June 10, 2021
Achilles Tendinitis| Ask the physical therapist

Todd Shropshire, PT

Achilles tendinitis/tendonitis is inflammation of the Achilles tendon. It's one of the most common running injuries that physical therapists see. It's also common in middle-aged people who play sports like tennis and basketball.


What is the Achilles tendon?

Located at the back of the lower leg, your Achilles tendon is a thick tendon that connects your calf muscles to your heel bone. The Achilles tendon is the body's largest and thickest tendon.


Achilles Tendinitis vs. tendinopathy

Often when people begin or return to running, they do too much too soon. That includes running at a higher frequency or running more miles than they are accustomed to. 

Ramping up your running routine can flair up the Achilles tendon and cause an inflammatory response (Tendinitis). If left untreated, the inflamed tendon can begin to break down (Tendinopathy) so that anytime a runner pushes up on their toe, they tend to experience increased pain at the posterior heel / lower leg.


How is Achilles tendInitis treated?

Achilles tendonitis treatment depends on the acuteness and severity, or the chronic nature, of the injury.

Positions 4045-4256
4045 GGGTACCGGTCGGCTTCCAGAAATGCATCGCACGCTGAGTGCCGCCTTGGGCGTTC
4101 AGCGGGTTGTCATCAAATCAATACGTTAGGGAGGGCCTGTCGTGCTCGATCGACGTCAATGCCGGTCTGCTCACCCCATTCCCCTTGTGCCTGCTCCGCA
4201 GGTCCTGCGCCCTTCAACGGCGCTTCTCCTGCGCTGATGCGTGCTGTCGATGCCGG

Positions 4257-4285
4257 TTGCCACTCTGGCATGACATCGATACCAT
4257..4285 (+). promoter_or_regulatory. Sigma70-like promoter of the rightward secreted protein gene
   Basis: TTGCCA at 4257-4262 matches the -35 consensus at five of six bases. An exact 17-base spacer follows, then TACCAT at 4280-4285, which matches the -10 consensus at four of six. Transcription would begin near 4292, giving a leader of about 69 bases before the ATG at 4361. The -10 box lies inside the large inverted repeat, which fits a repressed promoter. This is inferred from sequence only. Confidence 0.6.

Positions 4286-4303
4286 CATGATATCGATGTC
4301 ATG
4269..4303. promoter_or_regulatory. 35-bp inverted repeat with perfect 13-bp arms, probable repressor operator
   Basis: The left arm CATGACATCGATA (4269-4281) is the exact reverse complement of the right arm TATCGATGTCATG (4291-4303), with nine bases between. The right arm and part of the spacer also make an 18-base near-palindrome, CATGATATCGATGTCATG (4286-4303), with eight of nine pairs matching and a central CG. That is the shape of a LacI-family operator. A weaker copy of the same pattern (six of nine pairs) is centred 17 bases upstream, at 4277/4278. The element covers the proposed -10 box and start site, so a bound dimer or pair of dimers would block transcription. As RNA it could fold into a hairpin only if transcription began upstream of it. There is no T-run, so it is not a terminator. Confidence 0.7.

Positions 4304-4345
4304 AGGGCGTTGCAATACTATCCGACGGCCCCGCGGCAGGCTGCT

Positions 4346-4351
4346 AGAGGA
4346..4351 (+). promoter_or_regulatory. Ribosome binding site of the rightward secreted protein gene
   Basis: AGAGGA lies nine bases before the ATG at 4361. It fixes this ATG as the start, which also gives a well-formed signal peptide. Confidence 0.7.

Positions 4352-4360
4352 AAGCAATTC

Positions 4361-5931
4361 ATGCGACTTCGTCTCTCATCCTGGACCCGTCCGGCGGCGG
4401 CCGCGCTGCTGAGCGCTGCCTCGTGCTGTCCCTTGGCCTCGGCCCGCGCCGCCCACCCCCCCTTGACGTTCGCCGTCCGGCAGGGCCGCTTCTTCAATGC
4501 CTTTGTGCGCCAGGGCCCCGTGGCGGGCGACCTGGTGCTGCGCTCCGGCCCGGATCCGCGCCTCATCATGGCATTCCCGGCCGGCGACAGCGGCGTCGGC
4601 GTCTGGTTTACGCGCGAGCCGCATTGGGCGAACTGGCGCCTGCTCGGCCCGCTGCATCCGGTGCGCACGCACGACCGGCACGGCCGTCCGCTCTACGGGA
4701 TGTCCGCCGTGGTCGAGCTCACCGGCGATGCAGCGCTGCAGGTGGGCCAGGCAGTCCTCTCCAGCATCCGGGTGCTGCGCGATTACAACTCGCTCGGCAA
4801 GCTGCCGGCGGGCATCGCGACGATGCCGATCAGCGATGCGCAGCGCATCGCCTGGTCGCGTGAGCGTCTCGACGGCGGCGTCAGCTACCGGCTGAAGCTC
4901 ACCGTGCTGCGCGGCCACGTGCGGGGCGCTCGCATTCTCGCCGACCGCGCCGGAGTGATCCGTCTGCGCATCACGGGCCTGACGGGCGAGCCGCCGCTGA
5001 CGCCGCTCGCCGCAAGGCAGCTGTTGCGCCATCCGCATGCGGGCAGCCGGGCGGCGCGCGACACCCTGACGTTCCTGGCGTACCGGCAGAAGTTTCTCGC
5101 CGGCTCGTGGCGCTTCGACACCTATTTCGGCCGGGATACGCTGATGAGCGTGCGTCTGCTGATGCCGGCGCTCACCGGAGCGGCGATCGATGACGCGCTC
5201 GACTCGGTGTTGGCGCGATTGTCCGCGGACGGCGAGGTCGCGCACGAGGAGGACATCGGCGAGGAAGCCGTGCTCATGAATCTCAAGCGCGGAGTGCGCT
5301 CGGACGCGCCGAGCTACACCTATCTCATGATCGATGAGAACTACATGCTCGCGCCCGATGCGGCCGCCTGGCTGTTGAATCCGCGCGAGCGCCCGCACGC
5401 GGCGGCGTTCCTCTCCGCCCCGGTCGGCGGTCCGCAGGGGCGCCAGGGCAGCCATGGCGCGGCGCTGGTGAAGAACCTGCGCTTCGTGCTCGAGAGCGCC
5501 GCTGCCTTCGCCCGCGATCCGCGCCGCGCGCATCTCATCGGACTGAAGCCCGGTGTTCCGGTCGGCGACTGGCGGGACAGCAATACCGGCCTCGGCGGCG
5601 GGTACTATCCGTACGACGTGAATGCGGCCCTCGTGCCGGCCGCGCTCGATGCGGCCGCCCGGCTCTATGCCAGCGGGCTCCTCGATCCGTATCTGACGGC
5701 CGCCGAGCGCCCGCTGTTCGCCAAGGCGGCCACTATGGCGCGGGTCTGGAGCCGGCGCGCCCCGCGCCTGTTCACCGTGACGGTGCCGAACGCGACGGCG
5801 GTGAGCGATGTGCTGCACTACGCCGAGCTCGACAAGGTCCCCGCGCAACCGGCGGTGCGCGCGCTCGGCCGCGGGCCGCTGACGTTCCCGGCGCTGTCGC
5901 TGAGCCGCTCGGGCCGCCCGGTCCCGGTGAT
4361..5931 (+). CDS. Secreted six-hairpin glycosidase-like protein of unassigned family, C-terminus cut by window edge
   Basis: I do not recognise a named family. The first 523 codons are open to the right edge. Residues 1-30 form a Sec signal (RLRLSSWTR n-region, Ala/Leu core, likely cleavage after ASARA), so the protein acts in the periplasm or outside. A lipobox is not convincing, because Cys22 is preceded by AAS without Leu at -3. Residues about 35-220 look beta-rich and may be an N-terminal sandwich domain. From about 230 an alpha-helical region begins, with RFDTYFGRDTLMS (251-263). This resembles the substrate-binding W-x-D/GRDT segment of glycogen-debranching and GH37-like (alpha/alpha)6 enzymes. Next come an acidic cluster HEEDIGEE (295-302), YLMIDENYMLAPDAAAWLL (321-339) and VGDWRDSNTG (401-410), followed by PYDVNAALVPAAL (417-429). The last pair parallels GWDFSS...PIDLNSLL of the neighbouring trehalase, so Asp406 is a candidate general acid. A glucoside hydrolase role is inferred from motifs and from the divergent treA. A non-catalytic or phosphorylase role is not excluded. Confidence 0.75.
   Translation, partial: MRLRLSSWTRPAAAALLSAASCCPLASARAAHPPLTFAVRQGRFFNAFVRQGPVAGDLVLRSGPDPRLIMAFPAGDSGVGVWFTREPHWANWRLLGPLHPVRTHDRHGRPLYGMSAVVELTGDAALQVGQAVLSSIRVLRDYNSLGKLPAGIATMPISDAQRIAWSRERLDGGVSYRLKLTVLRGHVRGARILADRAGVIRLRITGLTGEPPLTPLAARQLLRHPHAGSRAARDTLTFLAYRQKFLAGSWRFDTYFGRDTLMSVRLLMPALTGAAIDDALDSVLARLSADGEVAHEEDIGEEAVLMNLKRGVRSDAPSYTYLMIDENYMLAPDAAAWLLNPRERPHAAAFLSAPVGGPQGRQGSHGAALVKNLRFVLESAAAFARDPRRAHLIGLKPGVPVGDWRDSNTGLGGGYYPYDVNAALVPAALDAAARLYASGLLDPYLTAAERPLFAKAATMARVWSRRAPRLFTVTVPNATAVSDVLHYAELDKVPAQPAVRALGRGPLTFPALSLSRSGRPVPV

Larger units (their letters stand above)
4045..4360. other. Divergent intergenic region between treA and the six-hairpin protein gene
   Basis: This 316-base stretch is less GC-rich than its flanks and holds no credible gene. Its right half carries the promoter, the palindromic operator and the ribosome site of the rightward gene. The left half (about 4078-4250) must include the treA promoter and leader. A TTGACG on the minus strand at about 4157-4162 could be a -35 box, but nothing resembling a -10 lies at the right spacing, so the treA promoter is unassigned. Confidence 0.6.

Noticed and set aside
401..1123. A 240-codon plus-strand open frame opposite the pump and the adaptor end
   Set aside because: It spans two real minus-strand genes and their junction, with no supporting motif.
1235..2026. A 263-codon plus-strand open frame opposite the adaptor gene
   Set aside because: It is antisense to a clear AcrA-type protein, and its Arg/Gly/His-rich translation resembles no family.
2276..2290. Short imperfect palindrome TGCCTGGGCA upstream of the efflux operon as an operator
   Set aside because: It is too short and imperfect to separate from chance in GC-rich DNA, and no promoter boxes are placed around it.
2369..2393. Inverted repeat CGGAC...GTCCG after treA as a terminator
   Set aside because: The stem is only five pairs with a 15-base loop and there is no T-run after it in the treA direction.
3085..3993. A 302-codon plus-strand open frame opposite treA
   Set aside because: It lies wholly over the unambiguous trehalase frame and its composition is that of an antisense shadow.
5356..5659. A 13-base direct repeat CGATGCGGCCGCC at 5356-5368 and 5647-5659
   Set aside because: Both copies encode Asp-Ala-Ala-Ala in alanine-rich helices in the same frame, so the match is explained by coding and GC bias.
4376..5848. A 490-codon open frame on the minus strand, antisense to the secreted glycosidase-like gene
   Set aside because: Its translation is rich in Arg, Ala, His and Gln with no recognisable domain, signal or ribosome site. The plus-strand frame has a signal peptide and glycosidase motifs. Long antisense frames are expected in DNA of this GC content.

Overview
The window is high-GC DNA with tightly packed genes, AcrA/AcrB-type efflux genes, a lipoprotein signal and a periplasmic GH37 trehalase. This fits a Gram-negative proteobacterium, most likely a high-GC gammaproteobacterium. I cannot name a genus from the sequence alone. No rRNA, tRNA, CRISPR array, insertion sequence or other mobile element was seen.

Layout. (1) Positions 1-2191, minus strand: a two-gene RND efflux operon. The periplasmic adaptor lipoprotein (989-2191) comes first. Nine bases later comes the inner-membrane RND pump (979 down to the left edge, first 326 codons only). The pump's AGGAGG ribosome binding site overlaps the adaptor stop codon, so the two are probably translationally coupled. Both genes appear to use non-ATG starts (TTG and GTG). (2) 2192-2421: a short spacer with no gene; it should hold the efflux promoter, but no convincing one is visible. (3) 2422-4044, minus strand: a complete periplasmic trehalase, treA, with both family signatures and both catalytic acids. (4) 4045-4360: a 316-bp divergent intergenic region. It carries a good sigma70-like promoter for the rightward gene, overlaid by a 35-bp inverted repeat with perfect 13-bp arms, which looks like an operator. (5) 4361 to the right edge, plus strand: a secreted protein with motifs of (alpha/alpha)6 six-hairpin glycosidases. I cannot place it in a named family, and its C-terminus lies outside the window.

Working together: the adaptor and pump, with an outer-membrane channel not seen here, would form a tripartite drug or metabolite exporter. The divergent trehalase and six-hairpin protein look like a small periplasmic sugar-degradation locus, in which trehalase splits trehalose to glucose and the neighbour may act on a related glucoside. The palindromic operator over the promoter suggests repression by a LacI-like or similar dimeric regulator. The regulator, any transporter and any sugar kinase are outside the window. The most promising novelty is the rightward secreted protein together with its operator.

With a painful but new flair-up, treatment revolves around trying to appropriately load the Achilles tendon in a pain-free manner. This type of treatment approach promotes healing in the tendon but also re-trains the tendon to bear that load again. 

An example of this type of progressive therapy is to have a patient lay on their stomach on a table or bed, with their feet off the table, and push their toes toward the ceiling. 

Once this is can be done pain-free, individuals can progress the loading of the Achilles tendon – sitting with feet off the table and pushing down into a resistive band, then standing heel raises on both feet and then single leg heel raises. The progression should be pain-free.


How can I avoid Achilles tendinitis?

To avoid Achilles tendinitis altogether, start small and start conservatively. Build up your run distance and frequency over time and see how you feel. Make sure to properly stretch before and after your workouts and to take necessary rest days for your muscles to recover.


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Todd Shropshire, PT, is a physical therapist and PT manager at OrthoCarolina Ballantyne Physical & Hand Therapy.

This article was originally published on September 26, 2018, and has been updated on June 10, 2021.

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